Look for Overhanging Branches

Trees near your home can provide good shade during the summer, but as winter sets in they can become a hazard. Limbs and branches that hang over your roof can not only drop seeds, leaves and pollen that can make a mess, but as temperatures drop and everything starts icing over those same limbs can gain a lot of weight. Trimming back the limbs or other hazards can go a long way toward preventing damage to your roof over the course of the winter.
 

Keep Your Gutters Clean

Most people clean their gutters to keep the water from falling over the side, but there are other reasons to keep them clean. If your gutters are clogged, all of that organic material holds moisture and keeps it right next to the edge of your roof. Over time, this can cause the wood in the roof edge to soften and rot. This can, in turn, lead to your gutters pulling free and possibly even part of your roof collapsing.
 

Look for Signs of Damage

Even quick visual inspections throughout the year can make a big difference in keeping your roof healthy. Areas that seem damp even when everything else looks dry, shingles or flashing that is visibly damaged or pulled up, mold growth on certain spots, damp spots in the attic and other signs of distress are all good ways of telling that there’s some problem with your roof that needs to be handled.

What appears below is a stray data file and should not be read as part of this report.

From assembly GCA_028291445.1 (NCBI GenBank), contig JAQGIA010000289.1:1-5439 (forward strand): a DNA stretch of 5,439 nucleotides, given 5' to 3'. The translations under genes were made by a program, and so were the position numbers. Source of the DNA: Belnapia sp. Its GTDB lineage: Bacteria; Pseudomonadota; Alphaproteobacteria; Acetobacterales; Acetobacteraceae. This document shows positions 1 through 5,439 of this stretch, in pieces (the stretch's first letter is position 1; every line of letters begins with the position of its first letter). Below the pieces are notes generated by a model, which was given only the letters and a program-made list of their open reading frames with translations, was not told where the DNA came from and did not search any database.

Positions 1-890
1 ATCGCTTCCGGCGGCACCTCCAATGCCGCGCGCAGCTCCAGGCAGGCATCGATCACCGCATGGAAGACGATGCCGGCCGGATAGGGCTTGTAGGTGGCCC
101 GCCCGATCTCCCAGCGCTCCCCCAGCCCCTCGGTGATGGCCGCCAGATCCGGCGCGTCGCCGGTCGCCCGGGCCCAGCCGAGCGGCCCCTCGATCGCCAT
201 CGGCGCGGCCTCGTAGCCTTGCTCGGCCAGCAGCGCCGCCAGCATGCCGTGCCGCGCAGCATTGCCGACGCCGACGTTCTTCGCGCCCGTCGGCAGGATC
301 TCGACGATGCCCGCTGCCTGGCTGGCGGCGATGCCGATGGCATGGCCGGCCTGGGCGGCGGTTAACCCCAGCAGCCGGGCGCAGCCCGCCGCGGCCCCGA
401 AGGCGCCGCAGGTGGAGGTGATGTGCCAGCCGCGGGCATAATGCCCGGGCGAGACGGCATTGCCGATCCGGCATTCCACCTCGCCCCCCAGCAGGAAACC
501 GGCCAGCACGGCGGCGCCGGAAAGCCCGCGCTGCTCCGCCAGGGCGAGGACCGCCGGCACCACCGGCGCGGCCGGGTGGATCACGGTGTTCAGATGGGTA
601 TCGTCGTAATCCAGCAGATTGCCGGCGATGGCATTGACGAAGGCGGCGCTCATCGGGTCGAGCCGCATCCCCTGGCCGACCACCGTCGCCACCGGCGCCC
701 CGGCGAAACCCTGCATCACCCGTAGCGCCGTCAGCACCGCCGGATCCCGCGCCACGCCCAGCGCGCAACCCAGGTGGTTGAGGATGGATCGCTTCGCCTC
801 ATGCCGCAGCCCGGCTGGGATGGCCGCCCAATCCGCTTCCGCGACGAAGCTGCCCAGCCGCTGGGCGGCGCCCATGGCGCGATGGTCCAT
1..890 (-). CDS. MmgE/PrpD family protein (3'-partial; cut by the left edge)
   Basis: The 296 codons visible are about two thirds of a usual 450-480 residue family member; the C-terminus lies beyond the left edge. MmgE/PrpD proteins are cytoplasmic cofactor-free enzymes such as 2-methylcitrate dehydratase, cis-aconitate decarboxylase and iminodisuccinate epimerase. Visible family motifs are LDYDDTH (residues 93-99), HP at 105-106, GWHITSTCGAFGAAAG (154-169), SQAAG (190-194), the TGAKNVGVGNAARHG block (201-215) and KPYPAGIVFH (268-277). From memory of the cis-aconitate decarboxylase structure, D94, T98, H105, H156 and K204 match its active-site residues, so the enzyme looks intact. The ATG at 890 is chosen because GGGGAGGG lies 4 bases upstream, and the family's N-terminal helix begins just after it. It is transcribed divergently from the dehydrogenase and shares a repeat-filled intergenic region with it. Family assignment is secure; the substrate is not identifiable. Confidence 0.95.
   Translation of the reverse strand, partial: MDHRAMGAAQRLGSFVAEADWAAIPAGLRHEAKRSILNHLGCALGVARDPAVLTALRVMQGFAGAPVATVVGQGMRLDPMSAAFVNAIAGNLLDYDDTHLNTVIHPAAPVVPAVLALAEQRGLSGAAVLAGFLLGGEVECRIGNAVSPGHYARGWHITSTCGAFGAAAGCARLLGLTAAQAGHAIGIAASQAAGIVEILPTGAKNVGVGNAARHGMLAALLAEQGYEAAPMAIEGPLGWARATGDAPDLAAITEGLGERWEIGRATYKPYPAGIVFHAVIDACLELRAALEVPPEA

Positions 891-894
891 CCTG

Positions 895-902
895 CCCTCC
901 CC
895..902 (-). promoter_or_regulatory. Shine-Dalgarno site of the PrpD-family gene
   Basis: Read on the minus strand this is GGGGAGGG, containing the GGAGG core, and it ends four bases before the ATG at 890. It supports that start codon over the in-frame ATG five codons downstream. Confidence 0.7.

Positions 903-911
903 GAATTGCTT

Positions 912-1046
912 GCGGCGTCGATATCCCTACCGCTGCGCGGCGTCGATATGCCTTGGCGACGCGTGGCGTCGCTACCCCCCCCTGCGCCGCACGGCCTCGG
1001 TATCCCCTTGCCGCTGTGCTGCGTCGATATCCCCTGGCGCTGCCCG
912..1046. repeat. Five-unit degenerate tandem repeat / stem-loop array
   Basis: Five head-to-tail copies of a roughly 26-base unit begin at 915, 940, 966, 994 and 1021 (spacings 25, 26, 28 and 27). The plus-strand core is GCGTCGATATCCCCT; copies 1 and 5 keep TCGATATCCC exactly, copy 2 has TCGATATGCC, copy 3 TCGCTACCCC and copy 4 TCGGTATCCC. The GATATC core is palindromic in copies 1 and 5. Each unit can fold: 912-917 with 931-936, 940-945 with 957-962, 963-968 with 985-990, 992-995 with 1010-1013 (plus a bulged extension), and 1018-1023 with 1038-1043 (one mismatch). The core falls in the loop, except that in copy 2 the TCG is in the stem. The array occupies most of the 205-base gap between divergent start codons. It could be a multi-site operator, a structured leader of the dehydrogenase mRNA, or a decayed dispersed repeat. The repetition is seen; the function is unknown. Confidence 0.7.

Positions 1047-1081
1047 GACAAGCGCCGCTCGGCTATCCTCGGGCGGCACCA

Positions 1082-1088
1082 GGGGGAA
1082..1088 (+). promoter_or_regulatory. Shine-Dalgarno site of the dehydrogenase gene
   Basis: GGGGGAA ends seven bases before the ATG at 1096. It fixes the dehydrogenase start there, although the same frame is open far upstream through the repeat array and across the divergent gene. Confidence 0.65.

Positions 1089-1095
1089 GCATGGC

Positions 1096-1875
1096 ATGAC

Calling in a Roofer

Even if you’re diligent when it comes to keeping your roof clean and looking for signs of damage, you may reach a point where you’ll need to bring in a roofer for repairs or a full roof replacement. If that sounds intimidating, don’t worry; The Mary Gilbert Group is here to help! Reach us at 541.371.5500 or [email protected] 

 

By: Homekeepr, Rob Morelli

Home Equity Loan or Line of Credit: Which is Better for You?

by Mary Gilbert